Lessons Of Past History
The Catholic Church Unconquerable
FATHER Dudley, notable English author and lecturer, was an Anglican clergyman before he became a convert to the Catholic Church. The following is from his ' The Church Unconquerable," which has just been issued as a C.T.S. publication.
TOWARDS the end of the Great War we were assured that now, at any rate, the Catholic Church was doomed: she had proved her utter incompetence to deal with the situation. She had kept on the war; she had tried to stop it. She had interfered; she had done nothing. Anyhow, whatever she had done or hadn't done, she had failed. She was doomed. At the present moment, while Europe is still seething with divisions and discontent, the Catholic Church stands calm and serene, strong and united— the one stable moral force in the world. And, by way of demonstrating her complete failure, nearly 30 nations now send their representatives to the throne of Peter in Rome.
One notices, too, the grave concern of the secular press to-day over what it calls "the failure of Christianity." You doubtless are aware of the heroic efforts of newspapers to stem the tide of unbelief with highly paid articles from unbelievers, novelists and other theologians, "Has Christiainity Failed?" "Are Dogmas Doomed?" "Are Creeds Necessary?" "Is the Fall a Fable?" Dean Inge Abolishes Hell," and so on. "I feel it necessary to emphasise," said Sir Arhur Keith recently, voicing the world's opinion, "that no Church or creed can possibly be permanent." We might venture to remind Sir Arthur Keith that the test of time has alI ready been applied to the Catholic Church. Could he say the same of his own dogmas? The Catholic Church is a 2000-year-old fact, but the missing link is still missing.
A Living Church.
An unchanging Church does not mean a stagnant Church, as suggested by her critics. Her essential sameness does not deprive her of vital evolution. She is a living organism. She grows, for instance, in those stupendous, unchanging, truths committed to her care. She grows theologically. Again, owing to her indefectible constitution, she never changes those marks by which she perpetually identifies herself, the four-fold glory with which Christ marked her at the beginning. As the centuries roll by, her amazing unity becomes more manifest. By her innate holiness she grows more beautiful with age. Her obvious and undisputed catholicity put to shame the spurious claims of others to that mark. She alone can show you her Apostolical Line, her pedigree, reaching back for 2000 years to Christ and His Apostles. She alone received the commission of Christ: "As the Father hath sent Me, so also do I send you."
Will you forgive a slight digression here, of rather a personal nature? It is an impression of the unbroken Apostolical Line that I once experienced. I am a convert to the Catholic Church. Many years ago now, while I was still a Protestant, a member of the Established Church of England, I went out to Rome on a holiday. During my stay there I went one Sunday morning to St. Peter's. It happened to be the occasion of a canonisation. I found a vast multitude inside. Solemn Mass was being sung at the choir altar. I remember how I pressed my way up through the crowd, until I was within reasonable distance of the altar.
And then i stood there watching the great drama of the Mass— the Bishops, the priests, the ceremonies, the ease with which everything went, the matter-offact manner which comes from long custom and usage. There was an atmosphere of the centuries, subtle, yet insistent. As I watched, there came upon me the sense that there was something about it all that the Church of England lacked. This great act was connected with something age-long, something continuous, something that went right back. And I did not know what that something was.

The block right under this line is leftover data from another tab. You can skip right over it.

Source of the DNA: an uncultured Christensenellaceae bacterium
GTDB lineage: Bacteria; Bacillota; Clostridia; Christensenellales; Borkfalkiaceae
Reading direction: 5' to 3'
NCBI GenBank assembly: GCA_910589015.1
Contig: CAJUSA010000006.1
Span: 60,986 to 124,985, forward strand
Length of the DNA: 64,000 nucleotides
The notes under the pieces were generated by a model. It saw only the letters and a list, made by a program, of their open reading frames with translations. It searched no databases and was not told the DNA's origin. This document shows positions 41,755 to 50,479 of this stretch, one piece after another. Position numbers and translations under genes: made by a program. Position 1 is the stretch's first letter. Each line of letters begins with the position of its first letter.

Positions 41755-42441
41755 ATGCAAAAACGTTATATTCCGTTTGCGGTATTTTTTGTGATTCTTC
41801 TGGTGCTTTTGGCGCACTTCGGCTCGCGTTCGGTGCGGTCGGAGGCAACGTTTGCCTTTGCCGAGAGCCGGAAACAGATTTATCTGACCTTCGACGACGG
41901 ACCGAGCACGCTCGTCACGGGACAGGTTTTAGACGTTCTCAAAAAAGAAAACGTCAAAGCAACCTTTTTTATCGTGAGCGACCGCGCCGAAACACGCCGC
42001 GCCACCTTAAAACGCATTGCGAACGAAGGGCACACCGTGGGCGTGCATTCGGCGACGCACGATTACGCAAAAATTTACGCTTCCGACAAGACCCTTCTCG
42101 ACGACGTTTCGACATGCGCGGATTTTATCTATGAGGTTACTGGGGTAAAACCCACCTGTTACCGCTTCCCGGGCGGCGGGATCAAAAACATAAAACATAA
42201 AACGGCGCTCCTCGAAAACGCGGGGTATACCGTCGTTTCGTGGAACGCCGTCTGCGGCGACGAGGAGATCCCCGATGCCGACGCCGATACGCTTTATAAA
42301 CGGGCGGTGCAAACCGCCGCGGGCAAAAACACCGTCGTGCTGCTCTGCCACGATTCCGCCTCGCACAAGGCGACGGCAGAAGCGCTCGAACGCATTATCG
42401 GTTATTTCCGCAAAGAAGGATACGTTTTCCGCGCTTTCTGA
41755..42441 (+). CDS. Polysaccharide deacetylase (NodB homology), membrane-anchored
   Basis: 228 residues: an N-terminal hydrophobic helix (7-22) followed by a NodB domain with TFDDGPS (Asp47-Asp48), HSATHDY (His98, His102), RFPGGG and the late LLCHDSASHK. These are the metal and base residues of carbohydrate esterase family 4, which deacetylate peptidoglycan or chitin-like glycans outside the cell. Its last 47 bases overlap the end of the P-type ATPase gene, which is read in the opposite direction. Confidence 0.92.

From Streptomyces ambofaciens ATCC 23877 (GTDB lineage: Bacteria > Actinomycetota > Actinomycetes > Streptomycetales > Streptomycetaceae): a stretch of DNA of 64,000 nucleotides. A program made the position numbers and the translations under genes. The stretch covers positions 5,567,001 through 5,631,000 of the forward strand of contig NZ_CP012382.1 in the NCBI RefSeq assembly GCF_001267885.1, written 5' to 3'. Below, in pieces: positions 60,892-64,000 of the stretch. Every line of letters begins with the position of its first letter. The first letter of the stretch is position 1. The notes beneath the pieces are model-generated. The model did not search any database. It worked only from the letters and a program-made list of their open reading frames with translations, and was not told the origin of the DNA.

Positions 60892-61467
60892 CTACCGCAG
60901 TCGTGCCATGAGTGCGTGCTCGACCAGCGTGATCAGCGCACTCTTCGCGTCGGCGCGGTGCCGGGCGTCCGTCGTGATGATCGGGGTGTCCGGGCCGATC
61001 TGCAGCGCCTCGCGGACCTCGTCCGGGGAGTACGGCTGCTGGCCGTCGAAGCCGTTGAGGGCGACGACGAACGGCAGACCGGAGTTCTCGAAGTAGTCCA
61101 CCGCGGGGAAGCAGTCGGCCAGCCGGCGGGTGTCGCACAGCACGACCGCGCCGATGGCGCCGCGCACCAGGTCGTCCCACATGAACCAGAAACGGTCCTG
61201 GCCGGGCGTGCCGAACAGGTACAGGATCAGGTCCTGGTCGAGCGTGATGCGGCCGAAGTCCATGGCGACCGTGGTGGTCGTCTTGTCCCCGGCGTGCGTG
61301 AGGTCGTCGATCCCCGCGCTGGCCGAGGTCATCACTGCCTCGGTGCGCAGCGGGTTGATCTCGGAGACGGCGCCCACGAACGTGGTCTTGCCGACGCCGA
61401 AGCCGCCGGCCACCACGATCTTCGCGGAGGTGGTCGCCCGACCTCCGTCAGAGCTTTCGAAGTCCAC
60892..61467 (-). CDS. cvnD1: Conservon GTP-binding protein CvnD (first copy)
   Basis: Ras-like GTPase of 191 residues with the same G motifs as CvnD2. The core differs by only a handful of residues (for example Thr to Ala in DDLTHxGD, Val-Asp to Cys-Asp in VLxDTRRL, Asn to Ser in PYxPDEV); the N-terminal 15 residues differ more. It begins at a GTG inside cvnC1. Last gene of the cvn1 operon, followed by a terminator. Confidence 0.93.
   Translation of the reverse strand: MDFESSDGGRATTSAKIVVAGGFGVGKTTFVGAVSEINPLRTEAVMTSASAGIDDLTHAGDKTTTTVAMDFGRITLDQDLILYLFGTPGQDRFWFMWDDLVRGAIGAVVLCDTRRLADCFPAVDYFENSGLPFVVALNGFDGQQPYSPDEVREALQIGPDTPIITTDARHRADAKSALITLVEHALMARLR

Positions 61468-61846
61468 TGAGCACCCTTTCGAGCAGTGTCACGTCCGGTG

The Apostolic Line.
To-day, as a Catholic priest, I do know what that something was.
It was the Apostolical Line. And to-day, as a Catholic priest, I can look down that great, long line, and at its end I can see Christ and His Apostles standing. And I can see a great, long chain of hands being laid on heads, hands-onheads, hands-on-heads — going right back.
And I know that to every single Bishop and priest in that great, long line—and even to myself as a Catholic priest - Christ has said: "As the Father hath sent Me, so also do I send you." The Apostolical Line, reaching back to the beginning, will reach forward, too, until the very end. That mark will persist with the others. For all time the Catholic Church will show the imperishable marks of Christ.
We may divide her would-be conquerors into two classes—first, the innovators, and second, our old foes, the world, the flesh and the devil. The innovators, who include most of the heretics, art those who fondly seek for something new to supersede the Catholic Church. The world, the flesk and the devil need no introduction. Concerning the innovators, they, from the beginning, have endeavoured to supplant God's scheme with a better scheme of their own. Prominent amongst them in the early days were the Gnostics, the Montanists, the Manicheans and the Donatists, all of whom sought something better than the Church for whom Christ sacrificed Himself that she might be sanctified in truth, all of them ignoring the parable of the tares and the wheat, all of them preaching and awaiting a new Pentecost upon themselves or their future followers. For such as these the Church of God is never good enough. The same spirit of innovation resided with the Protestant Reformation. Protestantism is supposedly an attempt to improve upon the Catholic religion. Its representatives, like their predecessors of the early days, have all claimed for themselves the special enlightenment and guidance of the Holy Ghost. Their refusal to submit to authority and to trust their spiritual life to a divinely guided body has resulted in at least three hundred splits; in contradictory and warring sects. This hopeless jumble of contradictions is a sufficient refutation of their own claims. The Holy Ghost cannot be the author of contradictions.